Baby toes plant, also known as Fenestraria Rhopalophylla, is a charming, tough succulent that grows small, packed club-like leaves. They are relatively easy to take care of as they can thrive on neglect and are well-adapted to the natural habitat of Namaqualand. But one still needs to know how to properly grow one for them to remain adorable. Read on to know how you can properly grow a Fenestraria.
Determining the right time to water your Baby Toes is very easy! If you feel that their soil is completely dry to the touch or whenever you see that the tips on the leaves start to look a bit wrinkled or slightly shrunken, then it is time to give them a nice good drink of water by gently pouring it over and around your Baby Toes, until it drips off from the bottom of the pot.
Another sign is when you notice the "window"- the part at the tip of the leaves start to become wrinkled. That's when you need to water your baby toes.
Generally, Fenestraria can survive in the absence of its owner, as they can store water in their leaves as most succulents do. However, they still need occasional but good watering to refill their water storage and remain adorable.
It’s also quite easy to spot an overwatered Baby Toe succulent. Baby toes are very prone to cracking or splitting their leaves if given too much water. This problem can be mitigated by placing it somewhere dry and well-lit where the water intake can be controlled.
Since Baby Toes plants are adapted to subtropical desert conditions, they require bright sun. So if you are growing them outdoors, make sure they are in a spot where they can get at least 6 hours of sunlight per day and keep them protected from heavy rains and scorching hot afternoon sun, or else, they may end up being sunburned. But if you want to grow one inside your home, put them in a place where it can get lots of bright indirect sunlight, like a southern-facing window.If they are in too much shade, your Baby Toes will grow leggy and the leaves may fall on their side.
Nice and compact baby toe succulent
Etiolated Baby Toes stretch out to reach more light. Source: houzz.com
Like most other succulents, using regular potting soil or any soil that is mixed with loads of humus, loam or peat moss is a big NO-NO for Baby Toes. These soil hold moisture and Baby Toes will most likely end up getting root rot as they will be sitting in water for too long. Instead, use a succulent/cactus soil mix for your Baby Toes.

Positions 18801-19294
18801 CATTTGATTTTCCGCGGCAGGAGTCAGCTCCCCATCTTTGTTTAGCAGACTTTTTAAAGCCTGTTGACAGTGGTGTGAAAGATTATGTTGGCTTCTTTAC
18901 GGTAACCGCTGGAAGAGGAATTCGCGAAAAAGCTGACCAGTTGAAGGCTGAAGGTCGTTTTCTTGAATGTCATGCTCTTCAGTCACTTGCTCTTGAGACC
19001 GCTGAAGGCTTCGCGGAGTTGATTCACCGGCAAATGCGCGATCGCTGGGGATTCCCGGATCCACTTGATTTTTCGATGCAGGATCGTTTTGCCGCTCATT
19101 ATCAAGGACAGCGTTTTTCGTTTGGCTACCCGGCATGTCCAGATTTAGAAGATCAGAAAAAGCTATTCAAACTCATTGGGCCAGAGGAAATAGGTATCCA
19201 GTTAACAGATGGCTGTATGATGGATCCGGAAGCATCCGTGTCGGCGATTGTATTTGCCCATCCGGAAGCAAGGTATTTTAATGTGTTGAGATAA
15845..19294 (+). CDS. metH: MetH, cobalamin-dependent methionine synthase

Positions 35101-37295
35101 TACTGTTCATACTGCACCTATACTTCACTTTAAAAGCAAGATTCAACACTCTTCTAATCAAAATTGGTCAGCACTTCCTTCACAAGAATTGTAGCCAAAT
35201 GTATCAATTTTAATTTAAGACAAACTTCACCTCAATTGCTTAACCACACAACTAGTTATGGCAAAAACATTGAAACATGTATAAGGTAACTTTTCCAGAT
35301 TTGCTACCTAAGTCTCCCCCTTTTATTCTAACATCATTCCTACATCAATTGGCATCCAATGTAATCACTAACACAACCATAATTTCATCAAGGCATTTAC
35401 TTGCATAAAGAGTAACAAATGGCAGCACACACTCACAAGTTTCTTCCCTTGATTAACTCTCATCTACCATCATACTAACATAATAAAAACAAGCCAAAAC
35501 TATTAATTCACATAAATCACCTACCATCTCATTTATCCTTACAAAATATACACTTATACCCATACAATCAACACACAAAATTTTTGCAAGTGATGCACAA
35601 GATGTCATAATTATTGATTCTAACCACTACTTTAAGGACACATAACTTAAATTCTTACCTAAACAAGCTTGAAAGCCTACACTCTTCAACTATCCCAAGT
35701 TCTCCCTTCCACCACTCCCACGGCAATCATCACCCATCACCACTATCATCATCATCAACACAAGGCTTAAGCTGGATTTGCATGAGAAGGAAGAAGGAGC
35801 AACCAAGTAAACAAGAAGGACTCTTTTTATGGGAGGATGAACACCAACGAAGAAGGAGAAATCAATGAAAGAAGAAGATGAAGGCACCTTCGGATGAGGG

You can also make a well-drained soil for yourself by mixing equal parts of potting soil with pumice, perlite, and coarse sand to allow it to dry quicker.
With the right conditions, you can take your Baby Toes to the next level, as they produce a stunning picture-perfect flower with lots of narrow petals during summer, which usually in yellow or white shades. Just make sure that they will establish some good roots by providing them enough water and a minimum of 6 hours of sunlight per day.
Additionally, making your Baby Toes bloom will allow you to experience the enjoyment of watching its flower react to light, as they often open and close their petals, and even move throughout the day.
Propagating your Baby Toes can be performed using seed and offsets. However, since seeds of Baby Toes do not reliably sprout and grow extremely slow, it is highly recommended to propagate your baby through their offsets. Plus, doing it is quite easy, as they are already set to make another plant, and can easily be divided from the mother plant by simply snipping it using a clean sharp knife. Just let your baby toes grow about an inch tall before separating them and allowing the offsets to callous for a day or 2 before replanting, especially if you live in a humid climate.
Baby Toes is indeed one of the wonderful specimens from Southern Africa. Their cute tube-like leaves, making them look a bit like tiny toes of an infant, would definitely be a great addition to your succulent collection. Just don't forget to follow the care guidelines mentioned above or else, you might end up killing them with kindness.
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